‘Experience the rest God calls us to enjoy,’ workshop speaker says
by Darla Carter | Presbyterian News Service
LOUISVILLE — The Rev. Emily Schwenker suggested practices for activists to engage in for their own spiritual health during this year’s Presbyterians for Earth Care conference, which is taking place on three consecutive weekends of this month, continuing Aug. 8 and 15.
In addition to discussing prayer, appreciating “the miracles all around us” and the importance of saying “no” to things that crowd out God, Schwenker emphasized the importance of rest and Sabbath keeping.
“God’s miracles are all around us, but we need to stop or at least slow down a little in order to see them,” explained Schwenker, who’s ordained in the Presbyterian Church (U.S.A) to the validated specialized ministry of spiritual direction. “Overworked, overscheduled, overcommitted Americans need rest. And we need to be reminded that we do not cause the grain to grow. And that our greatest sense of fulfillment does not and should not come from acquiring achieving, consuming, possessing and producing.”
Schwenker, who served as adjunct faculty at Lancaster Theological Seminary, spoke during the conference titled “Creation Care Buffet: Come to the Table,” which features Bible studies, worship, breakout sessions, music and workshops on topics related to environmental justice and protecting the planet in the midst of climate change and increasing natural disasters.
Marrying environmentalism with the importance of personal well-being, Schwenker said, “Not only do we need to rest from being the workhorses of our lives, but our planet needs a rest from our human using and burning and buying and selling. We need Sabbath time.”
Later, while discussing the importance of worship, Schwenker encouraged the audience to take some personal responsibility instead of relying solely on their pastors or other worship leaders.
“We can prepare ahead of time for Sunday worship by revitalizing our practice of personal worship, taking the time daily, or at least several times a week, to pray, to read Scripture,” she said. “We can make use of the daily lectionary that’s available on the PC(USA) website, or a daily devotional. Or we can meet with a small group for Bible study. Faithfully practicing just one of these will enhance Sunday morning worship experience.”
She also spoke about the value of not being in a rush. “Whether you’re worshiping in person or still enjoying pajama church, show up early to prepare yourself to worship God from your heart,” she said. “Take time to pray for your worship leaders, for those who will be attending the service, for those who could not be there. Ask the Holy Spirit to be actively present and known by the gathered community” and pray that “your particular congregation might be faithful in its worship and its mission.”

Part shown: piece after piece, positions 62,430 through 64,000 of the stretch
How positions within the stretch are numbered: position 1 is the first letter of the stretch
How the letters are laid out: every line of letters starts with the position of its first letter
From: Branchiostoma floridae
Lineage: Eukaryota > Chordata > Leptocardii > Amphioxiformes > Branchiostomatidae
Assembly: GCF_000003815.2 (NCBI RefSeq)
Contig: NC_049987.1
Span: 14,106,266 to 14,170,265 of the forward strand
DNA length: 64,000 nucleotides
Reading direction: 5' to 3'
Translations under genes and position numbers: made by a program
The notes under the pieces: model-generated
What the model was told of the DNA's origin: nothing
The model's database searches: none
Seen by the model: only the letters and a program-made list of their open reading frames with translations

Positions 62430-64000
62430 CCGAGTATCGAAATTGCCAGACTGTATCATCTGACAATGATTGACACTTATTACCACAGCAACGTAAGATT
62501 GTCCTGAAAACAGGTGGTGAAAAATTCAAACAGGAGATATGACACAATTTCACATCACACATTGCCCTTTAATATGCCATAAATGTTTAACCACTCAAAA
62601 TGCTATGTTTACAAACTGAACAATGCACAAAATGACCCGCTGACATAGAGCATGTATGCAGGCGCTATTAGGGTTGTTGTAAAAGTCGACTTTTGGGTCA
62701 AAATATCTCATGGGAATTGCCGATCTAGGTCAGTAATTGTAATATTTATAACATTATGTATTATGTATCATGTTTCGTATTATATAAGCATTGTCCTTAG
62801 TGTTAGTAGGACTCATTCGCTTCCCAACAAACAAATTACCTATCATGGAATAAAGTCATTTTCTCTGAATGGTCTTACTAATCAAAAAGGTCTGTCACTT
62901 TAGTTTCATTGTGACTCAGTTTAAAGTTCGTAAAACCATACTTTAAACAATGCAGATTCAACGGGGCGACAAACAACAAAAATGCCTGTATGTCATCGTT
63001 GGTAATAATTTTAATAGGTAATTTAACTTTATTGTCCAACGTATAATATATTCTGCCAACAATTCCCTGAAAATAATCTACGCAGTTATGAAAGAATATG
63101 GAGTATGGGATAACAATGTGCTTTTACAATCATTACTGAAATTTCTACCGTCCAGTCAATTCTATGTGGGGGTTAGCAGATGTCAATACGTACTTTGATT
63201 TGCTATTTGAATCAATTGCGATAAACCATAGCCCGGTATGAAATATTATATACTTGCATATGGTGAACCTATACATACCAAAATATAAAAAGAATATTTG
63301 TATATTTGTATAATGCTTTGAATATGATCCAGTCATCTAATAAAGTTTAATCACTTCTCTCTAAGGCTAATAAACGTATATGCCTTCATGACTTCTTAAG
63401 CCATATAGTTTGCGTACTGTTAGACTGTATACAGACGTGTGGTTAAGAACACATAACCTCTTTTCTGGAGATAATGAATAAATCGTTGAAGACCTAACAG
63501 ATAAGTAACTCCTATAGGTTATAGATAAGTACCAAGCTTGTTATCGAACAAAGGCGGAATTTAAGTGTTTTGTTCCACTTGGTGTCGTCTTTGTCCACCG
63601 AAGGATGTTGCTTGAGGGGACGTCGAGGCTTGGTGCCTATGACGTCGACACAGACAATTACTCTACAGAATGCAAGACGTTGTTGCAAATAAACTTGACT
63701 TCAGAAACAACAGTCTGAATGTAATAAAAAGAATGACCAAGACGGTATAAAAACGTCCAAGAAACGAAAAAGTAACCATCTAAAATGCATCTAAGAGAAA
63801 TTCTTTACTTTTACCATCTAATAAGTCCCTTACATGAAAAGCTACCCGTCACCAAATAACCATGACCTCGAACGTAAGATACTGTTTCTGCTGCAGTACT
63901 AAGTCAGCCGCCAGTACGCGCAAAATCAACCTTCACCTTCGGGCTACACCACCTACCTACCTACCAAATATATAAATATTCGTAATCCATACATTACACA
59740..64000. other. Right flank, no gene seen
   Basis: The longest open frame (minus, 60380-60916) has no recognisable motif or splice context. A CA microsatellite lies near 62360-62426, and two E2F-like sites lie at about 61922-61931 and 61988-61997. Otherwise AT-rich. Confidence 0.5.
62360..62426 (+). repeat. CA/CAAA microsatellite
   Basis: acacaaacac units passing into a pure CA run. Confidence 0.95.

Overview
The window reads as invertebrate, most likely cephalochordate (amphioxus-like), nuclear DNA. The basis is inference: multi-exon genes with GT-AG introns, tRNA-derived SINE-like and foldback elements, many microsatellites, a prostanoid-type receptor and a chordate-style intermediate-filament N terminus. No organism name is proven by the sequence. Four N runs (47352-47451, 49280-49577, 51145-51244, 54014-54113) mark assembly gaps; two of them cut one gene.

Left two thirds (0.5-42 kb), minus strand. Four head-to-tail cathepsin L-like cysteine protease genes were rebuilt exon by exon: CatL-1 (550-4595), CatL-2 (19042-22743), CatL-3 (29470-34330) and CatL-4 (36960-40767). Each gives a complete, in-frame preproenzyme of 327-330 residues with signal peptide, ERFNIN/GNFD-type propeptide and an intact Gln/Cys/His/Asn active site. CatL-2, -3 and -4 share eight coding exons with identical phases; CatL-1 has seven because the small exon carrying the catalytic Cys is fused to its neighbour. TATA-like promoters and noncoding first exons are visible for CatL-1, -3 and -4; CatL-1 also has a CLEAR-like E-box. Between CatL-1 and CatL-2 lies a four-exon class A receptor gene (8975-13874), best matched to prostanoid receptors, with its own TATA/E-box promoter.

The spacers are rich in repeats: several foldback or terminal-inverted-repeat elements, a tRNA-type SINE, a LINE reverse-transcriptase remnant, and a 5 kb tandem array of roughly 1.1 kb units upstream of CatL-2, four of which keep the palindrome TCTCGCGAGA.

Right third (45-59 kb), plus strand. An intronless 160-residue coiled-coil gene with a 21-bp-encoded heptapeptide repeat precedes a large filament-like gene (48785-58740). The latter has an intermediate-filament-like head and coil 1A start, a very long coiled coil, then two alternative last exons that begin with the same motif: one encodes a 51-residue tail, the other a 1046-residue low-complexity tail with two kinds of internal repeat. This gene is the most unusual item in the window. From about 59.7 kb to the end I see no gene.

Other useful behaviors include listening closely during the service, praying about whatever God has laid on your heart and taking time afterward to speak with worship leaders and planners — in a constructive way — about how you experience worship, Schwenker said.
“In a church I served a couple years ago, someone expressed a desire for a time of silent reflection, following the Prayer of Confession and before the Assurance of Pardon,” she said. “We incorporated that into the service and heard from a number of folks that it was much more meaningful for them.”
She acknowledged that leaders may need a separate time of worship for themselves and that it might be on a different day.
“For those of you who are pastors and find it difficult to have a worship experience within your own congregational setting, I encourage you to find a Sabbath worship practice” that draws you closer to God, she said.
She mentioned a former minister who would practice Sabbath on Mondays with this wife by doing things like taking long drives in the country and going hiking. Other ideas include taking a break from distractions, such as multitasking, technology, media, shopping, sports, even things like talking and fear and anxiety.
“Paul’s letter to the Galatians says, ‘For freedom, Christ has set us free,’” she said. “So what is it that we need to stop in order to experience the rest God calls us to enjoy so that we might be the overflow of God’s love? A life of compassion must include compassion for all things, including oneself.”
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